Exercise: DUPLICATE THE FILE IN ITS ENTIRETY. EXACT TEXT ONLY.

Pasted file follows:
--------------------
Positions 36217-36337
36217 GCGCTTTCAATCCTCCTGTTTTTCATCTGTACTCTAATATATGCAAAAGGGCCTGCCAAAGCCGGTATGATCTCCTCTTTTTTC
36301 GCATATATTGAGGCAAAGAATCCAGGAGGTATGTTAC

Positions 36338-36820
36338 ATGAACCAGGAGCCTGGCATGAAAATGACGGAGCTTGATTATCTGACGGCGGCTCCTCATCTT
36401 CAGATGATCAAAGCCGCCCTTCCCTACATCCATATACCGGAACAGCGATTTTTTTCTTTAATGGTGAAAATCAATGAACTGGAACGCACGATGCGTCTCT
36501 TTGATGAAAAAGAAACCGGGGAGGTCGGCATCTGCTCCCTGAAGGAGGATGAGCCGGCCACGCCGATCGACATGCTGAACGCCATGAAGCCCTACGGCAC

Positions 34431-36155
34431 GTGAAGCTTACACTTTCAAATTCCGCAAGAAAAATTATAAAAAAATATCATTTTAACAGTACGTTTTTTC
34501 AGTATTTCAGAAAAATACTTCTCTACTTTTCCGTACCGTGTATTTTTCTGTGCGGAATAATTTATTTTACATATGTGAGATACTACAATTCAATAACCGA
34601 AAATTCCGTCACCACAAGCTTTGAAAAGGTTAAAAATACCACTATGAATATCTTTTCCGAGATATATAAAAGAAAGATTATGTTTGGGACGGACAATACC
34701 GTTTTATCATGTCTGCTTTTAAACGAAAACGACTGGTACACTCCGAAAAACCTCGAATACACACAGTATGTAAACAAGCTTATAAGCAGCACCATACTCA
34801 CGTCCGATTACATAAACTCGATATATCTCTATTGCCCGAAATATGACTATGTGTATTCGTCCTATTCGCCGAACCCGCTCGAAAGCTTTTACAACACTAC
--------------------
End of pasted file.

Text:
Positions 36217-36337
36217 GCGCTTTCAATCCTCCTGTTTTTCATCTGTACTCTAATATATGCAAAAGGGCCTGCCAAAGCCGGTATGATCTCCTCTTTTTTC
36301 GCATATATTGAGGCAAAGAATCCAGGAGGTATGTTAC

Positions 36338-36820
36338 ATGAACCAGGAGCCTGGCATGAAAATGACGGAGCTTGATTATCTGACGGCGGCTCCTCATCTT
36401 CAGATGATCAAAGCCGCCCTTCCCTACATCCATATACCGGAACAGCGATTTTTTTCTTTAATGGTGAAAATCAATGAACTGGAACGCACGATGCGTCTCT
36501 TTGATGAAAAAGAAACCGGGGAGGTCGGCATCTGCTCCCTGAAGGAGGATGAGCCGGCCACGCCGATCGACATGCTGAACGCCATGAAGCCCTACGGCAC

Positions 34431-36155
34431 GTGAAGCTTACACTTTCAAATTCCGCAAGAAAAATTATAAAAAAATATCATTTTAACAGTACGTTTTTTC
34501 AGTATTTCAGAAAAATACTTCTCTACTTTTCCGTACCGTGTATTTTTCTGTGCGGAATAATTTATTTTACATATGTGAGATACTACAATTCAATAACCGA
34601 AAATTCCGTCACCACAAGCTTTGAAAAGGTTAAAAATACCACTATGAATATCTTTTCCGAGATATATAAAAGAAAGATTATGTTTGGGACGGACAATACC
34701 GTTTTATCATGTCTGCTTTTAAACGAAAACGACTGGTACACTCCGAAAAACCTCGAATACACACAGTATGTAAACAAGCTTATAAGCAGCACCATACTCA
34801 CGTCCGATTACATAAACTCGATATATCTCTATTGCCCGAAATATGACTATGTGTATTCGTCCTATTCGCCGAACCCGCTCGAAAGCTTTTACAACACTAC